The European Commission has released a guidance document on preparing for waste prevention.
The guidance is written for member states looking to push waste prevention up the agenda of their waste policy in order to comply with the revised Waste Framework Directive (rWFD). It discusses strategy for waste prevention and policy options for implementation.
Waste prevention, which is at the top of the waste hierarchy, is the most efficient way to reduce waste and avoid environmental impacts including greenhouse gas emissions and those associated with resource extraction.
The rWFD requires member states to have national waste prevention plans in place by 12 December 2013. A key aim of the directive is to “decouple economic growth from the environmental impact of waste generation”.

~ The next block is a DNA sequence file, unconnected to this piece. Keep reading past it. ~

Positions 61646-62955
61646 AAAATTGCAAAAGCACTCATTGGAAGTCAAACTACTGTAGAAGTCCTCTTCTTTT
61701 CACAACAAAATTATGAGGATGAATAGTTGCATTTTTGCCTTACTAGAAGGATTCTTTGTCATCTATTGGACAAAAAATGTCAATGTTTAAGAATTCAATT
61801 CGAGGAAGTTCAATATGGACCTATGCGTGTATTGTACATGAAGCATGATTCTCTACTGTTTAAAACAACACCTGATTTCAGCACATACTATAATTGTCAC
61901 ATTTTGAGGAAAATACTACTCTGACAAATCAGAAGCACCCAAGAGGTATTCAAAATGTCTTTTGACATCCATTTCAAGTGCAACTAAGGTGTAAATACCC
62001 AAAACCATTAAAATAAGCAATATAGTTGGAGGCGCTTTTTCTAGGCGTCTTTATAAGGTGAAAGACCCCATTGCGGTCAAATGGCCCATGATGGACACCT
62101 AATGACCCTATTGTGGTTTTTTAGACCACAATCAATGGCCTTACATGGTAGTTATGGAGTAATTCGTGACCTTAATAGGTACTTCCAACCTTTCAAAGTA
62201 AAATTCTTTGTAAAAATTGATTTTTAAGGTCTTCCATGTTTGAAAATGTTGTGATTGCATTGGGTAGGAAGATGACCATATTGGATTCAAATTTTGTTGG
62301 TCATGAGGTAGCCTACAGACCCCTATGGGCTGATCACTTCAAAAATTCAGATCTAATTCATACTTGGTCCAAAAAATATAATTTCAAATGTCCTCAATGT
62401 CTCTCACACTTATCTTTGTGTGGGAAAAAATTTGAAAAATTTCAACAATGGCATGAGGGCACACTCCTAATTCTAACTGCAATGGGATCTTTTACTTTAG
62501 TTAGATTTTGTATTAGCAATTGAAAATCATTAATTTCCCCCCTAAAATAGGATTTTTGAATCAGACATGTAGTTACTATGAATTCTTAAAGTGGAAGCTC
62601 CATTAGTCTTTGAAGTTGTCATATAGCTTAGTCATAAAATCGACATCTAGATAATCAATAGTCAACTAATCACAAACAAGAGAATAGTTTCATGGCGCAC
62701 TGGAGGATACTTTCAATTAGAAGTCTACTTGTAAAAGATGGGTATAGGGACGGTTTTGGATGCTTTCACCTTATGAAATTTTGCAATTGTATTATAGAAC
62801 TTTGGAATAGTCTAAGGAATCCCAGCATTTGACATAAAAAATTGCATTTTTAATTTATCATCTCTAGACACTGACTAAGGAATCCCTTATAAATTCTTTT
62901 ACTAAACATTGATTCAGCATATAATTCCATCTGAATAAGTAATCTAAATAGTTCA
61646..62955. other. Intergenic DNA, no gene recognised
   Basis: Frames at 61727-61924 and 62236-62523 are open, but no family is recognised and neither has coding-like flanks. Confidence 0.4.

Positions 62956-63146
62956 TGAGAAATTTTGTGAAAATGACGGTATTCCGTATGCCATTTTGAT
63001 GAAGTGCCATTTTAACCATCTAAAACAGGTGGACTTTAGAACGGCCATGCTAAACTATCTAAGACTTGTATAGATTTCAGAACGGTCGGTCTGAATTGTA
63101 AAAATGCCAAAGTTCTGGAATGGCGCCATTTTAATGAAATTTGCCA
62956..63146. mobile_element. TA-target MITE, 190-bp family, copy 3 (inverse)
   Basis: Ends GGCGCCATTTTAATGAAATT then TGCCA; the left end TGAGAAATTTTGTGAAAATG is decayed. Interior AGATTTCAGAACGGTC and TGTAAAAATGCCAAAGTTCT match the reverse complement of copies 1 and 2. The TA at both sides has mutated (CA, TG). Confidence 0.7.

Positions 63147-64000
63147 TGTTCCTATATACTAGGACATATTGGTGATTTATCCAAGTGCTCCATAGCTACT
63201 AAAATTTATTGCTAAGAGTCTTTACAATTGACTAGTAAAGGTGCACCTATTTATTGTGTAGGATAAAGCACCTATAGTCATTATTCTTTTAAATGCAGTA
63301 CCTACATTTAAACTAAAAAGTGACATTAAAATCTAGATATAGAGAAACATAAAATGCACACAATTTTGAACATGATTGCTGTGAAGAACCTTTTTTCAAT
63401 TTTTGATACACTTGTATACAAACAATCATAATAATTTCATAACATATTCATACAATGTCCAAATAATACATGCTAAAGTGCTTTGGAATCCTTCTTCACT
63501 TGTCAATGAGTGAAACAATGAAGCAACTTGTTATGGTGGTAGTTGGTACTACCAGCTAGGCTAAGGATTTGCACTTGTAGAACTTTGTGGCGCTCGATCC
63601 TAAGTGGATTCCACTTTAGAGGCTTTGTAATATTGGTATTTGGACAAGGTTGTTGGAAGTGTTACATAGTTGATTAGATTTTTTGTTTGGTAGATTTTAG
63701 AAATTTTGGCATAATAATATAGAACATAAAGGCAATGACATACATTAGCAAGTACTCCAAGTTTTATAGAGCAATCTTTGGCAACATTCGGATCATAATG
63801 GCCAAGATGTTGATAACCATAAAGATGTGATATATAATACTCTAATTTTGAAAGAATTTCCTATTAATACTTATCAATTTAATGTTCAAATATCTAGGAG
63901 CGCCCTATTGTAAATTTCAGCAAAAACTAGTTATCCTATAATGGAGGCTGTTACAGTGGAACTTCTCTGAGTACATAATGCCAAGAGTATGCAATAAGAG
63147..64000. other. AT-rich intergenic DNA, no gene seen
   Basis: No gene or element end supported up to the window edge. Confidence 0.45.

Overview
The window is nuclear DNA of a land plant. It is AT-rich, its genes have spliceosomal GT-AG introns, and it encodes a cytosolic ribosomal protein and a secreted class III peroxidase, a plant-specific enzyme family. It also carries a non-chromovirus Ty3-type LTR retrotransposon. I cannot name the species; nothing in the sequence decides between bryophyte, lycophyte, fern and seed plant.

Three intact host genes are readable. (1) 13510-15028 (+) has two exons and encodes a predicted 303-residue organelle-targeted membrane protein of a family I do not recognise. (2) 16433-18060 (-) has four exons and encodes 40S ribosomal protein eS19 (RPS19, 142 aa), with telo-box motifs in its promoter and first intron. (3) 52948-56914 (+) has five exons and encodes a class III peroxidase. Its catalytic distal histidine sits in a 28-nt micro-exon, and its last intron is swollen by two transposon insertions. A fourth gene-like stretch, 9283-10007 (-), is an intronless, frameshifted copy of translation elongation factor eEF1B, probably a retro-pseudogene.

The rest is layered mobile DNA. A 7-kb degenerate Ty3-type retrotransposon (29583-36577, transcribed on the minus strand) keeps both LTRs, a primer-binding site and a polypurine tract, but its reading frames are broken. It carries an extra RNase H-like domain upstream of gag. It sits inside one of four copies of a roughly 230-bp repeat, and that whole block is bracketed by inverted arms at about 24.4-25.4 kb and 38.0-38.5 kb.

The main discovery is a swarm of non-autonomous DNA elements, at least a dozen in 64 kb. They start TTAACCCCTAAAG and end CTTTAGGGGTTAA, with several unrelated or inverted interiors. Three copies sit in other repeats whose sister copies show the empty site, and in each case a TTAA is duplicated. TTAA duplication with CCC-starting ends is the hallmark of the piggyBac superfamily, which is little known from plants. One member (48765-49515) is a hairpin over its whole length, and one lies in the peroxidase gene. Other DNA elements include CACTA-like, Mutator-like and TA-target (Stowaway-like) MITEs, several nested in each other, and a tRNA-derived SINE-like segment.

Historically, economic growth was strongly linked to levels of waste generated in a country. Since 2000, however, the link has been weakening as the generation of waste across the EU has dropped by 4%, while GDP has risen by 33% between 2000 and 2010.
The guidance says that the short-term aim is to stabilise levels of waste arisings and, in the longer-term, states should outline their targets for absolute waste reduction over five to 20 years.
The UK’s Waste Strategy, published in 2007, is among the case studies of waste prevention plans highlighted in the document. Key aspects of the strategy are highlighted, such as: strengthening incentives for households, businesses and councils to reduce waste, and reducing household waste generation by 45% by 2020.
European commissioner for the environment, Janez Potočnik tweeted about the guidance on waste prevention: “useful and necessary. Action is needed at all levels from individuals to governments and everything in between.”
Steve Lee, CIWM chief executive, tweeted: “End 2013 deadline will come fast. In 2014 they start checks.”